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Tuesday, November 8, 2011

Mirrorless Vs. DSLRs

How does the hot new category of cameras stack up against traditional camera designs?

Labels: CamerasDSLRsMirrorless
This Article Features Photo Zoom

One of the primary advantages of traditional DSLRs over mirrorless models is that DLSRs offer faster phase-detection autofocus, while mirrorless models employ typically slower contrast-detection AF that relies on the imaging sensor. However, camera makers are working to improve contrast-detection AF speeds.

Sony recently introduced a unique solution for its latest generation of NEX models: The LA-EA2 adapter not only allows you to use legacy Sony and Minolta Maxxum lenses with the newest NEX cameras, but also incorporates a phase-detection AF system based on Sony's Translucent Mirror Technology providing faster autofocus for both still and video recording.

For many years, the two most popular types of digital cameras have been compact models and digital SLRs. Each offers advantages over the other. Compacts are small (many will actually fit in a pocket), simple and self-contained. DSLRs, on the other hand, typically produce much better image quality (due to their larger image sensors), are much quicker, accept a wide range of interchangeable lenses and have convenient eye-level, through-the-lens optical viewfinders.

Over the last couple of years, a new type of digital camera has arrived on the scene, and quickly gained popularity: the mirrorless interchangeable-lens camera. In fact, in 2011, more mirrorless models were introduced than DSLRs. Mirrorless models combine compact size with DSLR image quality, thanks (in most cases) to putting a DSLR sensor into a compact body.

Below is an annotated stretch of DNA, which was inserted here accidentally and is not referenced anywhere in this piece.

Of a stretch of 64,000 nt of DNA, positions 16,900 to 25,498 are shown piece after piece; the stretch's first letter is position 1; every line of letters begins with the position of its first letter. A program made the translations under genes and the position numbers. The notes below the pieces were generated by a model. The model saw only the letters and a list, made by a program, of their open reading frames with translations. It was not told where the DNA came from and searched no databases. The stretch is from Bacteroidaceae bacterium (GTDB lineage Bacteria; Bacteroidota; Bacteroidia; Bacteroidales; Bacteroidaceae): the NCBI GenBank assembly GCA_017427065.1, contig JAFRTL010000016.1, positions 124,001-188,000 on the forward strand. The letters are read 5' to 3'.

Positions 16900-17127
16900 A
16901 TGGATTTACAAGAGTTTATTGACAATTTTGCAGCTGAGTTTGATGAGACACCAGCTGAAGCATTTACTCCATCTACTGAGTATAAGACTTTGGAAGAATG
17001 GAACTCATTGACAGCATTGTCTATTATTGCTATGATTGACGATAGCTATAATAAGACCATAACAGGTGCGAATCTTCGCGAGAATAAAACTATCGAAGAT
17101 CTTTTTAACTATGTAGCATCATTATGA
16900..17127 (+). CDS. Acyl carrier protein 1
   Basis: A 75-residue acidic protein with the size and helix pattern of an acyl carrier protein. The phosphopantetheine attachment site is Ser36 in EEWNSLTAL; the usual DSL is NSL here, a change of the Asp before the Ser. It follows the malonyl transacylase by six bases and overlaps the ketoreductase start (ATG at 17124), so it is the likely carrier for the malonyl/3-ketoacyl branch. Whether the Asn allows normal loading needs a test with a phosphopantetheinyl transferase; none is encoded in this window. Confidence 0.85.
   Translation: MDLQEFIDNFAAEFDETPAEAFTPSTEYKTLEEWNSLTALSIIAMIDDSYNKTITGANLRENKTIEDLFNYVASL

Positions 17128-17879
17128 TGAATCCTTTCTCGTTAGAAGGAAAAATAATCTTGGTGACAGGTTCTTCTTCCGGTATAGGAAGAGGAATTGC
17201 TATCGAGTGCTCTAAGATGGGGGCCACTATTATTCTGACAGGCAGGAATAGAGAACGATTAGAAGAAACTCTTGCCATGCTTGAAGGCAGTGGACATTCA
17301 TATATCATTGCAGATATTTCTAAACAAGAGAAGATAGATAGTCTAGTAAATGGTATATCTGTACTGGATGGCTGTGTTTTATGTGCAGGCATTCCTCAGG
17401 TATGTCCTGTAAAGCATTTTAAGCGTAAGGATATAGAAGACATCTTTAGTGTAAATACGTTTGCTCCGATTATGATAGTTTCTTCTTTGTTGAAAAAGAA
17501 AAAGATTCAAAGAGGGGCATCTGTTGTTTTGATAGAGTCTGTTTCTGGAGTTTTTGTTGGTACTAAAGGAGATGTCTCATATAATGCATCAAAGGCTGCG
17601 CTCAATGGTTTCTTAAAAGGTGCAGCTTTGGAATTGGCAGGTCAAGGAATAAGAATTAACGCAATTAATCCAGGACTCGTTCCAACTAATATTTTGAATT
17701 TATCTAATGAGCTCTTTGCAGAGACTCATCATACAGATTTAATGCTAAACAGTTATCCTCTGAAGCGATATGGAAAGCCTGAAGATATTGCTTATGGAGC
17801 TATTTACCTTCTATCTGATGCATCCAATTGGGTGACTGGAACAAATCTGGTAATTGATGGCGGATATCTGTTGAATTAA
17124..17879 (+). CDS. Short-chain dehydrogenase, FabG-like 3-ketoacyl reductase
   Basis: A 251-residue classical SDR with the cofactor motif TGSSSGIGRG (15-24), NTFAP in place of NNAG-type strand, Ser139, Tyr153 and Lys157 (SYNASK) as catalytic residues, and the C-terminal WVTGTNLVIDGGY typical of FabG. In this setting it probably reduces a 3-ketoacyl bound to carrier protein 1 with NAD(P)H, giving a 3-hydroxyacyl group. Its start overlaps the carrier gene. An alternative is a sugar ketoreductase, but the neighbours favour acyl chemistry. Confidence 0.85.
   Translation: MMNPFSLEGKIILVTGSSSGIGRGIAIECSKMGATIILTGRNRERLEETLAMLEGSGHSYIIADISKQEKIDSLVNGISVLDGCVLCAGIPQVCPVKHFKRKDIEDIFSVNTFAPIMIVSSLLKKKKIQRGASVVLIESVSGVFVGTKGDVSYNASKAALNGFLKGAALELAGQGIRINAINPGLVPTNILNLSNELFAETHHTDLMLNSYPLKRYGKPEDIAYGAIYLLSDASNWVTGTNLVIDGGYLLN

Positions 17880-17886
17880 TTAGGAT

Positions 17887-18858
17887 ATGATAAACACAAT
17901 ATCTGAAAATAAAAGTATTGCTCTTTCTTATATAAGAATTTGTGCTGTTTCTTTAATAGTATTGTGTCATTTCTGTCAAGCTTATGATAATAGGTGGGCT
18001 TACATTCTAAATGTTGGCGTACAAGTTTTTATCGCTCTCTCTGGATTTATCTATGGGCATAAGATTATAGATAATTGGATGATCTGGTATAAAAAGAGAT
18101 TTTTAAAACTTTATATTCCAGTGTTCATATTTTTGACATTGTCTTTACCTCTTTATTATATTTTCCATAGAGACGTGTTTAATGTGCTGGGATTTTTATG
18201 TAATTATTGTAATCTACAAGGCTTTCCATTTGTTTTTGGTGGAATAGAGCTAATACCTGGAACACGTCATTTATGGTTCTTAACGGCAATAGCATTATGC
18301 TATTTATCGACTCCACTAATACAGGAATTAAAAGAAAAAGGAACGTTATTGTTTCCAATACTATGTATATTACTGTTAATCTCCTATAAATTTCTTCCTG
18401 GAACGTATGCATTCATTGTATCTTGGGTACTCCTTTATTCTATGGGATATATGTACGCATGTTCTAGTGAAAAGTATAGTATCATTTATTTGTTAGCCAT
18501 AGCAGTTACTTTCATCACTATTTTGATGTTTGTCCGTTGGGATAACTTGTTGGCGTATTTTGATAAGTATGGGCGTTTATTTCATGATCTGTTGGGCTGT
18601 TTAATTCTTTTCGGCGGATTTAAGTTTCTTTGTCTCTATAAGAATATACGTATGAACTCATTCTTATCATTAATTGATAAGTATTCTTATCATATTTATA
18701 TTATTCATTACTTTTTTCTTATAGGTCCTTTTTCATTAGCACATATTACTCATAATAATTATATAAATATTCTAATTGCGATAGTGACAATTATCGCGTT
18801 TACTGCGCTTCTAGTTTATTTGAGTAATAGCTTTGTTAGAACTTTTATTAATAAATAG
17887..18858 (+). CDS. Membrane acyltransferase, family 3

The latest camera maker to introduce a mirrorless system, Nikon's new 1 series launched with two modes, the V1 and J1. The new cameras are significantly more compact than even Nikon's smaller DSLRs, and feature a totally new "CX-format" sensor that's about 45% smaller than Nikon's DX-format sensors.
SOME HISTORY
A popular (but not unanimous) complaint about single-lens-reflex cameras is that they're too bulky. Back in the early 1970s, Olympus stunned the camera industry by introducing the OM-1, a 35mm SLR that was noticeably smaller than any that had come before. So it was not unprecedented that when a consortium introduced the compact Four Thirds System in 2003, the first Four Thirds model was an Olympus: the pro-oriented E-1 DSLR.

By designing DSLRs around a smaller 17.3x13.0mm sensor (most DSLRs of the era used "APS-C" sensors, which measure around 23.6x15.8mm), the Four Thirds System creators were able to produce smaller cameras, with smaller lenses optimized for the sensors. But most Four Thirds System models were not noticeably smaller than APS-C DSLRs (largely because of their bulky SLR mirror/prism viewfinder assemblies).

In 2007, Sigma introduced the DP1, a compact camera with a DSLR sensor—the same unique Foveon X3 unit used in its DSLRs. The DP1 was a truly compact camera that produced true DSLR image quality. However, it had a fixed 28mm (35mm-camera-equivalent) lens, which limited the user to wide-angle photography. The DP2 model that followed had a built-in 41mm (35mm-equivalent) "normal" lens. These cameras are still in production, in DP1x and DP2x form.

In the same year, the Four Thirds consortium introduced the Micro Four Thirds System. Based on the same 17.3x13.0mm image sensor as the full Four Thirds System, the Micro Four Thirds models reduced camera size by doing away with the DSLR's bulky mirror box and pentaprism or pentamirror viewfinder assembly and replacing it with an eye-level electronic viewfinder. The first Micro Four Thirds camera was the Panasonic G1, which looked like a miniature DSLR and was noticeably smaller than the APS-C (and Four Thirds System) DSLRs.

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